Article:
Document Type


Degree Name

Master of Arts (MA)



Program Name/Specialization

Developmental Psychology


Faculty of Science

First Advisor

Dr. Joanne Lee

Advisor Role



Children’s spatial ability is predictive of their future achievement in many academic and occupational domains, including science, technology, engineering, and mathematics (STEM; e.g., Wai at el., 2009). During the early years, experiences such as hearing spatial language (e.g., Ferrara et al., 2011) and engaging in spatial activities with three-dimensional (3D) blocks or puzzles (e.g., Casey et al., 2008) are found to facilitate children’s spatial learning. Other than 3D toys, the use of two-dimensional (2D) touchscreen media (e.g., iPads®) by young children has been on the rise (e.g., Rideout, 2013). Technology has become part of children’s daily activities and a tool to promote language learning (e.g., Penuel et al., 2009). However, there is a dearth of research specifically investigating the nature of parent-child interactions and children’s spatial learning using digital mobile devices. Therefore, the present study examined the frequency and variation of parental linguistic input elicited during play using an iPad® (a 2D touchscreen device) and using 3D spatial toys.

In addition to the types of spatial learning (3D versus 2D), factors such as parents’ spatial anxiety and attitudes towards math can also influence their spatial language production. Research suggests that one’s attitude or anxiety towards mathematics can influence the amount of numeracy talk in which individuals engage (e.g., Gunderson et al., 2013). However, no studies have examined the relationship between spatial anxiety and spatial talk. The present study examined whether the amount of parental spatial talk was influenced by their attitudes towards math, spatial anxiety.

The present exploratory study has three objectives: (i) to examine the frequency and variation of parental spatial language during 3D spatial toys versus 2D iPad® visual-spatial applications interactions with their preschoolers, (ii) to investigate whether parental spatial input (i.e., language and activities) predicts children’s spatial knowledge, and (iii) to explore the role of parental spatial anxiety and attitude towards mathematics on their spatial language input. Thirty-four 3- to 5-year-old children and their parents participated in interaction with 3D and 2D spatial learning media at two home visit sessions. Math and spatial activities engaged by the dyads at home, parental level of spatial anxiety, and attitude towards math were assessed. Children were tested with the Woodcock Johnson III Tests (Woodcock et al., 2001) for spatial, math, language competencies, and working memory capacity. Their spatial abilities were also assessed via 3D Mega Blocks© Test of Spatial Assembly (TOSA; Verdine et al., 2014). The sessions were videotaped, transcribed, and coded for the frequency and variation of spatial talk produced by parent-child dyads. Results revealed that parents used more spatial talk with regards to spatial dimensions in 3D interaction and more orientations and transformations during 2D interaction, yet the total frequency and variation of parental spatial talk did not differ between 3D and 2D interaction. As parents engaged in a relatively infrequent spatial talk (6% in 3D talk and 5% in 2D talk), the frequency of parental spatial input was not predictive of preschoolers’ spatial language production, which led to a minimal effect on their spatial competence. Furthermore, parental levels of spatial anxiety and attitudes toward math were not related to the amount of parental spatial input produced during parent-child interactions.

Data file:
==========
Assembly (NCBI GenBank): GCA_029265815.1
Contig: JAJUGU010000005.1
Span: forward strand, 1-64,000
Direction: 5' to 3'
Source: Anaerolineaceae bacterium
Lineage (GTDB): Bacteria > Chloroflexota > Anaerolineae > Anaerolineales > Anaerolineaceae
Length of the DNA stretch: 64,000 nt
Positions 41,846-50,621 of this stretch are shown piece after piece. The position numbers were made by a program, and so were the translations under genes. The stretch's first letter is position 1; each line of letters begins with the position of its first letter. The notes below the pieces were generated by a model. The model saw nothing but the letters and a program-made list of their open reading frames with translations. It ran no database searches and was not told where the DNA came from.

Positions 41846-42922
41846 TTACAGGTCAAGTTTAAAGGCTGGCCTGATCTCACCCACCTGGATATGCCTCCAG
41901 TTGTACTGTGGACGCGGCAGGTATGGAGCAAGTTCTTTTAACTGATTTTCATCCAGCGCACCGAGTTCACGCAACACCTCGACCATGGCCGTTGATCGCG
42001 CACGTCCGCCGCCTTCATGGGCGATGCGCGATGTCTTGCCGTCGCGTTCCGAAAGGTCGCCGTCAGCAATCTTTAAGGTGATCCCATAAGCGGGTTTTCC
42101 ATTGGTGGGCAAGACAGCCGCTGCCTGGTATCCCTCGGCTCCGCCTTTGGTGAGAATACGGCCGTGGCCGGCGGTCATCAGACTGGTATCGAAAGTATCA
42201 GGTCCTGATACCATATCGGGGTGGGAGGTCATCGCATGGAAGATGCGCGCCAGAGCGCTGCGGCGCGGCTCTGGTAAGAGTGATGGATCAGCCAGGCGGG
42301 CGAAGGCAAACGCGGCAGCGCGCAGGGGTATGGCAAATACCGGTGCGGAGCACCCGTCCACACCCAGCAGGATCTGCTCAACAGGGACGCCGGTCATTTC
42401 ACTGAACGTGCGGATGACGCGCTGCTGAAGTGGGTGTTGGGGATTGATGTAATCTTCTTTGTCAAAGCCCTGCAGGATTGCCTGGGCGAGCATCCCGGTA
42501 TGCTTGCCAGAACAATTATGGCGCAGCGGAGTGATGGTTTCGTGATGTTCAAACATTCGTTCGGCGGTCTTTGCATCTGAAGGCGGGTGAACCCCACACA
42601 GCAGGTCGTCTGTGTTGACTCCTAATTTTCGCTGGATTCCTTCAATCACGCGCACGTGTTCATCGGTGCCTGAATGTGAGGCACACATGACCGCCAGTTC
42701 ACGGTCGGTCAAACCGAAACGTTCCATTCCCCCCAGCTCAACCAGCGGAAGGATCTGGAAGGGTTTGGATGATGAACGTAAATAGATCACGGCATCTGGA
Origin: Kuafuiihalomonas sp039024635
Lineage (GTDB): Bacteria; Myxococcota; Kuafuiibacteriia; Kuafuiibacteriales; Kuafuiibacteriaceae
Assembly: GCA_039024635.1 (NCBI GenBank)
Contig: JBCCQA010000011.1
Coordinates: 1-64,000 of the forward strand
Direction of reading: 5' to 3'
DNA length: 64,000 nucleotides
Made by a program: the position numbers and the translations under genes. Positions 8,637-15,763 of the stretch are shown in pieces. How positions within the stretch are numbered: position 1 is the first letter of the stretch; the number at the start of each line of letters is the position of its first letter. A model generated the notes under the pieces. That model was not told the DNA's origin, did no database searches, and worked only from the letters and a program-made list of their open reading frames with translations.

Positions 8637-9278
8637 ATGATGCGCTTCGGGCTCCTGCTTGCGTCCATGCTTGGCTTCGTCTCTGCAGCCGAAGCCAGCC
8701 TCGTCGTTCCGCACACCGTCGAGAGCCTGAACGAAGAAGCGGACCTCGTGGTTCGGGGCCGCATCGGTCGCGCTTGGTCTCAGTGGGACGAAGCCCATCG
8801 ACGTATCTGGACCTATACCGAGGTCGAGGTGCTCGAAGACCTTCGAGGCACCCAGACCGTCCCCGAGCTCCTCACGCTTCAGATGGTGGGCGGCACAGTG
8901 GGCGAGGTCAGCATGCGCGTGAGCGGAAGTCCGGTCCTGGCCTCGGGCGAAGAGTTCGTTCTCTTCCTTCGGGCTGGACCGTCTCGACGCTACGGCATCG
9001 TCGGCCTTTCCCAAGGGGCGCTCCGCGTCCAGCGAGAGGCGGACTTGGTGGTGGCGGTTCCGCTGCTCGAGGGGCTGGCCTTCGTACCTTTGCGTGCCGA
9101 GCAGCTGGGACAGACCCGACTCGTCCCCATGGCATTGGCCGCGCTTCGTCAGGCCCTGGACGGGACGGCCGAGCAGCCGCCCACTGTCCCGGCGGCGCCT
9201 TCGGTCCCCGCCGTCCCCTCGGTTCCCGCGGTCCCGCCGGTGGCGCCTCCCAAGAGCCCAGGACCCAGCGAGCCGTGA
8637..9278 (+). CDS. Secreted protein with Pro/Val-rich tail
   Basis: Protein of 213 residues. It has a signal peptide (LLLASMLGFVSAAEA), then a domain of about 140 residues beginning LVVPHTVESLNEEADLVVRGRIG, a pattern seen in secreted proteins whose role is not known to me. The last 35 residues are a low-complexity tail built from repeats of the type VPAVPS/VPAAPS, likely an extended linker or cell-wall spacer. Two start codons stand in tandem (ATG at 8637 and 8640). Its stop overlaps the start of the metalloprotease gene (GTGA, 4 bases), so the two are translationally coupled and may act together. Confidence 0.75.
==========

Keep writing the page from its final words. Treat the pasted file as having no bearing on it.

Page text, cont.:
The present study underscores the importance of supporting parents with pointers on how to instill spatial talk and activities with their preschoolers. Implications on the use of 3D and 2D learning media are discussed.

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